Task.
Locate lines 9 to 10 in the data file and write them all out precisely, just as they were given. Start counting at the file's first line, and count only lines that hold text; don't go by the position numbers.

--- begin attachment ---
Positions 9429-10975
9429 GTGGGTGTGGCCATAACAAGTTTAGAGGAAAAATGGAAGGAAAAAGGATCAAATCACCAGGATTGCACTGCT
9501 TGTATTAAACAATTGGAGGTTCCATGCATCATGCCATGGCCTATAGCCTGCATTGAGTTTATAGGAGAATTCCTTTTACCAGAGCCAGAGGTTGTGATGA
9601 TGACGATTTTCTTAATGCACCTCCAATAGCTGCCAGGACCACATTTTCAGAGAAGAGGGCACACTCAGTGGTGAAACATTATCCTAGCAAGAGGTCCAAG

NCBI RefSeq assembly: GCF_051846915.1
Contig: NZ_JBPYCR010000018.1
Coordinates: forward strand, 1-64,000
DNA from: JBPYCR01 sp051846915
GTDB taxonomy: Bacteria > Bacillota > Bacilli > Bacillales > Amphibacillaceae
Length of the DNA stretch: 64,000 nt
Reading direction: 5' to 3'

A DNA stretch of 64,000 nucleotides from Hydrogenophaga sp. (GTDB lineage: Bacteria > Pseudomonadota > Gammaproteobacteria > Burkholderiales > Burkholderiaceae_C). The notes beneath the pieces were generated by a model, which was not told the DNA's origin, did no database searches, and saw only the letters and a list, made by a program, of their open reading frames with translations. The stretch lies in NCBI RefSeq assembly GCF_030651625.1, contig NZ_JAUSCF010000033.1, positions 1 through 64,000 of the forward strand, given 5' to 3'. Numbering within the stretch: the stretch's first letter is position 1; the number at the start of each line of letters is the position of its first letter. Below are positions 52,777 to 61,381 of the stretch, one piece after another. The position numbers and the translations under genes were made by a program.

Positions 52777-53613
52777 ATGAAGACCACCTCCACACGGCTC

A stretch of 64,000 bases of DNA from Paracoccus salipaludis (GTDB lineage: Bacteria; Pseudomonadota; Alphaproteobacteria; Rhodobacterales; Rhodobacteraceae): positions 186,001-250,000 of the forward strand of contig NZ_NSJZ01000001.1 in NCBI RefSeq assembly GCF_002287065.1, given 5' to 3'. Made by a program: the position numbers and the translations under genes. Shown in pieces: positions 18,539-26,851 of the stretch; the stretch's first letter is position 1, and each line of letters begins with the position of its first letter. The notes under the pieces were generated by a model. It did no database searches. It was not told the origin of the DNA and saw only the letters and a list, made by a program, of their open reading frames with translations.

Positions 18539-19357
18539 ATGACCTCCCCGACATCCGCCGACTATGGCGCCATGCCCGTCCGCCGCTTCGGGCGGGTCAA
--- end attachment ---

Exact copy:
GTDB taxonomy: Bacteria > Bacillota > Bacilli > Bacillales > Amphibacillaceae
Length of the DNA stretch: 64,000 nt